Tyranny and the power of nationalism to divide a nation achieves a modern resonance in Rory Mullarkey’s new play Saint George and the Dragon (National’s Olivier Theatre), directed by Lyndsey Turner.
Returning to his hometown, George, a weary traveller, is determined to save it and the women he loves from an evil dragon. He slays the least but soon, though, he has to go to other villages and save their people. Saint George also comes home to vanquish a familiar foe and each time he returns, he marvels at how the town has changed. In fighting for his people, he originates a myth that grows into a narrative of nationhood. However as the country develops embracing the Industrial Revolution, before descending into the alcohol-filled present, the story lurches into arrogant complacency, while the dragon keeps reappearing, an ugly symptom of Englishness.
This is obviously intended as an allegory of Britain over the years, terrorised by forces we can’t control and indeed after a bracing and poetic first twenty minutes I had high hopes for this drama. But then it seems to lose its grip and becomes an odd mix of tones combining pantomimic, Monty Pythonesque jokes with an anarchic, simplistic style, in what is a long and meandering play.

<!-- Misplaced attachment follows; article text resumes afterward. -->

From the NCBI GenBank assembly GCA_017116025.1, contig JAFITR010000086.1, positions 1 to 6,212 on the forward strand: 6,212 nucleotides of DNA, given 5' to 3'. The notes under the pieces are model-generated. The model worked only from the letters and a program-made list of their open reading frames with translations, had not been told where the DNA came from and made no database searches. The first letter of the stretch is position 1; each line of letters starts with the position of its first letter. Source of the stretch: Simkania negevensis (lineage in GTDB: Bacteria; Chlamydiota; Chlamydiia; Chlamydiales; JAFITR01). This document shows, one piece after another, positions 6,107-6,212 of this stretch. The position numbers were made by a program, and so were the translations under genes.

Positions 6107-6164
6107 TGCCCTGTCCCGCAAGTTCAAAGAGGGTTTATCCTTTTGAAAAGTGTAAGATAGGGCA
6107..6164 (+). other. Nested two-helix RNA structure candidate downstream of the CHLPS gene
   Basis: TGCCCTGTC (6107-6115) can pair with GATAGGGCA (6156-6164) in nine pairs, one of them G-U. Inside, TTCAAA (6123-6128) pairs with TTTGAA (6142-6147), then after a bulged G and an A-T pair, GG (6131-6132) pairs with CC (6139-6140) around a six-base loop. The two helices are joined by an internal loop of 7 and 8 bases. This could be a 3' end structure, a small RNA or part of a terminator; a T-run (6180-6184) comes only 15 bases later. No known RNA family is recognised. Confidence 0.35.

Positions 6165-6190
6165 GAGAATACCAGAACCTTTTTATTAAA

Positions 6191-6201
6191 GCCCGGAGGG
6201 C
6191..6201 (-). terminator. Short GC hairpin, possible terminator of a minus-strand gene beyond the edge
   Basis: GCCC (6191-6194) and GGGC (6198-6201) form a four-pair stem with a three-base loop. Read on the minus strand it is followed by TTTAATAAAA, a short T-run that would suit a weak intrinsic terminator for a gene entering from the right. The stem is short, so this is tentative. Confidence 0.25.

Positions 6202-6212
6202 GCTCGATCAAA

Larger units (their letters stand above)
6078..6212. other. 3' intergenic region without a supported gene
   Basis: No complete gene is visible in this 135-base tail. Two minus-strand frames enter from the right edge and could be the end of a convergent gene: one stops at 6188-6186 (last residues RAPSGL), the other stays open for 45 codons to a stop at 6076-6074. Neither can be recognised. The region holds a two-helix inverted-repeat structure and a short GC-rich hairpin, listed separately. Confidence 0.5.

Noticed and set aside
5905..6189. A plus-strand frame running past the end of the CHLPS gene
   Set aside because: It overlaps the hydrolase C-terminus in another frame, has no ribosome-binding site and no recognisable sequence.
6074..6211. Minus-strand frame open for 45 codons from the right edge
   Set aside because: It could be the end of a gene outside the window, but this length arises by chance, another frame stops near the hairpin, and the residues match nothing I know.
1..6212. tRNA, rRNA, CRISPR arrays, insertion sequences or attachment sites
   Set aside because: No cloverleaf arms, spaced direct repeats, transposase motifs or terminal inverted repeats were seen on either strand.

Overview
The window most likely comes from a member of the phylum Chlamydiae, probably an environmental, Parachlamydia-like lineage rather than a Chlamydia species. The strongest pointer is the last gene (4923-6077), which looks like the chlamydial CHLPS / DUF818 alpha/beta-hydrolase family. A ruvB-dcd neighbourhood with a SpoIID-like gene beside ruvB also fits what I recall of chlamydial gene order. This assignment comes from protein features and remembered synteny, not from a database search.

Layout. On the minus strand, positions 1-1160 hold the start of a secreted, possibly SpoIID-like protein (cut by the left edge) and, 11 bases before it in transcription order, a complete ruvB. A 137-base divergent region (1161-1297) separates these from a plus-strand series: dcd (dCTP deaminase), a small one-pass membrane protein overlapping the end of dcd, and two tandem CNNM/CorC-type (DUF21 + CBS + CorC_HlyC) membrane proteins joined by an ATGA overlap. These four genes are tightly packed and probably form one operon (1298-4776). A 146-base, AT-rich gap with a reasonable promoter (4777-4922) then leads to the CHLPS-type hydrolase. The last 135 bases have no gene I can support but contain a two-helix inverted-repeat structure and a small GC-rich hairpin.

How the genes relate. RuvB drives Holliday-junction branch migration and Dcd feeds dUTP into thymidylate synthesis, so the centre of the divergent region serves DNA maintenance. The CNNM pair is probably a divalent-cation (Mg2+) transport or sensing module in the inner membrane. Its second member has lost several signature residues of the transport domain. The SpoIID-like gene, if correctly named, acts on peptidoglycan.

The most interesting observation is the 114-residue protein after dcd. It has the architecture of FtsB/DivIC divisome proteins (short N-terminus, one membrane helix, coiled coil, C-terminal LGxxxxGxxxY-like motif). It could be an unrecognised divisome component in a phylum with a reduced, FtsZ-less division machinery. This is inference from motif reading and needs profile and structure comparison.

Rae Smith’s design is basically an enormous sloping map that veers sharply upwards towards the rear of the stage and is dotted with small, cardboard cut-out buildings. The imposing set employs the theatre’s revolve to bring on difficult environments across the ages, as cottages become houses in the Industrial Age and soon office skyscrapers in the present day. During a town meeting people sit down in these houses and we see the famed Saint George kicking a cornershop the size of a shoebox.
John Heffernan, initially timid, as George, lends quizzical solemnity to the role, as he blusters his way into a fight with a three-headed fire-breathing dragon, then when he returns to the present day mane flowing, armour glinting, is confronted with microwaves and Mega Bowls. Amaka Okafor is brazen and wry as his love Elsa, the damsel in distress.
This play, then, may hark back to the golden age of storytelling, but is laden with heavy exposition and flimsy characterisation, in its re-imagining of medieval myth, bringing the question of English identity bang up to date.
Saint George and the Dragon
Showing at the National’s Olivier Theatre until 2 December 2017Last modified: October 20, 2017